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design IN EVERYTHING, IN EVERY WAY POSSIBLE


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Q Q the magazine embarks on current fashion trends, photography, and design within the creative community.

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“The best things in life are free. The second best are very expensive.” -COCO CHANEL

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Jenny Tieu


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Chantal Habscheid

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Aliana Santiago


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BY VANESSA FRIEDMAN Couture house, which is an official designation like champagne, a brand must maintain an atelier of a certain number of artisans full time and produce a specific number of garments twice a year for a show. There are only a very few that can fulfill the requirements, including Chanel, Dior and Valentino.

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A lot have dropped out over the years (Balmain, Versace, Saint Laurent). and the governing organization that adjudicates this has relaxed some of its rules to admit younger, less resourced and guest designers, like Iris van Herpen and Guo Pei, who made Rihanna’s Met Gala sunny-side-up egg cape.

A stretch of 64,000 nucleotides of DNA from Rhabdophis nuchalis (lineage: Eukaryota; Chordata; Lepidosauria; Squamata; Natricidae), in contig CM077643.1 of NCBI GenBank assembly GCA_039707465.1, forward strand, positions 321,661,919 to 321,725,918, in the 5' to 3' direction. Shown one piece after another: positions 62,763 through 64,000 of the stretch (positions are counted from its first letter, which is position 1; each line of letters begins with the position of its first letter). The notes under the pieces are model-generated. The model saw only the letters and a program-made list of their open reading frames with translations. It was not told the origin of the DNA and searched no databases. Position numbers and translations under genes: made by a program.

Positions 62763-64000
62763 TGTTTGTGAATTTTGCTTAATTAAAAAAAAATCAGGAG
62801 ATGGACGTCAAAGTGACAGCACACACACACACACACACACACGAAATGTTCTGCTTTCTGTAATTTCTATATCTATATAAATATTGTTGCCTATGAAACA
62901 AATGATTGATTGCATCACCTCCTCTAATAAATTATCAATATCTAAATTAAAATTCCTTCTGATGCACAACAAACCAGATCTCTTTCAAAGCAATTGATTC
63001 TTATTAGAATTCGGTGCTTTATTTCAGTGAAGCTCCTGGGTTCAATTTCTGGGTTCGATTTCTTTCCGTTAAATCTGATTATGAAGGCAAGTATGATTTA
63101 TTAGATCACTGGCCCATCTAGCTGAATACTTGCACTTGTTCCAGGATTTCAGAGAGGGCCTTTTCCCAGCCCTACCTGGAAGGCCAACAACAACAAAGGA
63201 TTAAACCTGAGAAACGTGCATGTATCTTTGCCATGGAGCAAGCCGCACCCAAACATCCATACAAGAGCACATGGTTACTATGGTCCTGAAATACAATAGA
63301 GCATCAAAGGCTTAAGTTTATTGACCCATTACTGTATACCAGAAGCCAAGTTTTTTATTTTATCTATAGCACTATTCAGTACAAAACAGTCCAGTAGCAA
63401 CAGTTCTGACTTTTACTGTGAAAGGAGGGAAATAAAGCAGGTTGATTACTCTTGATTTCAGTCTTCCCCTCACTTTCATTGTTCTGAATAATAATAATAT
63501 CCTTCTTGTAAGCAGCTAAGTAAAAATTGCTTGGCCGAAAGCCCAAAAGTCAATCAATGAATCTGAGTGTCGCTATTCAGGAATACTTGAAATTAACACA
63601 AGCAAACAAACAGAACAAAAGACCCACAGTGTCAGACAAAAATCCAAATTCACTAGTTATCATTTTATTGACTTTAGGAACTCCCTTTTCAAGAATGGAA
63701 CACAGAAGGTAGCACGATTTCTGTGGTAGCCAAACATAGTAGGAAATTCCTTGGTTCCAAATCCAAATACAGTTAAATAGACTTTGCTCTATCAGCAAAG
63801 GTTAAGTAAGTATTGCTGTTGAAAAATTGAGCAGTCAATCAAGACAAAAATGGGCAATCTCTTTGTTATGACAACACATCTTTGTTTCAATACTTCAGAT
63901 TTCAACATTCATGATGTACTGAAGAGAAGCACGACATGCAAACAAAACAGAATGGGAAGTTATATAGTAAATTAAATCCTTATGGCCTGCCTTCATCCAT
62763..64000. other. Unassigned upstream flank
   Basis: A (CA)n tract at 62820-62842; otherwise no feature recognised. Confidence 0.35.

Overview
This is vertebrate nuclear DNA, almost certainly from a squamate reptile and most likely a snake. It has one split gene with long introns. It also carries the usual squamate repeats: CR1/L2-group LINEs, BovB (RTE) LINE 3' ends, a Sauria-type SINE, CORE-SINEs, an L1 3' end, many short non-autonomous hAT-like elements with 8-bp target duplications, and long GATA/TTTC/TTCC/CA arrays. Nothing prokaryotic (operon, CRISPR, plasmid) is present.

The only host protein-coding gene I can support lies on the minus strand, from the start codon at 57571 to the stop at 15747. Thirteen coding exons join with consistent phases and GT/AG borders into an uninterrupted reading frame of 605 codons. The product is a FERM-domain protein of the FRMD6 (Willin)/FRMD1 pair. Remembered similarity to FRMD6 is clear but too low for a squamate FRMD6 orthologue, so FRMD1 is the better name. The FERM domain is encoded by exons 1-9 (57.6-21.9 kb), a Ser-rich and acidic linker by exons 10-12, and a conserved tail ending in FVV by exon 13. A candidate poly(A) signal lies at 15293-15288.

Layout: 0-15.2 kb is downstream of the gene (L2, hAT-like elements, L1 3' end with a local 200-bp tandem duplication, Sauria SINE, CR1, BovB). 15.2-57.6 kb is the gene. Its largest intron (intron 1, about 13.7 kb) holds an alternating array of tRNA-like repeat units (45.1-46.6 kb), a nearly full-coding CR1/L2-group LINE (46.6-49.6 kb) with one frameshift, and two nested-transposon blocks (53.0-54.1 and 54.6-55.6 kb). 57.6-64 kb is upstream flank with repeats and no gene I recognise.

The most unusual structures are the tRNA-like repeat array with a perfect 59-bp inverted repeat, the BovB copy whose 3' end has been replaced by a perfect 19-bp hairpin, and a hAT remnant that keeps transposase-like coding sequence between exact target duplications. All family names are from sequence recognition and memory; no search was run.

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Still, there are only a few hundred clients in the world who regularly buy this type of couture clothing including Middle Eastern royalty and American businesswomen. Guests often sit on gold ballroom chairs. At Chanel, the designer Karl Lagerfeld has a tendency to recreate gardens from around the world, from Versailles to Norway.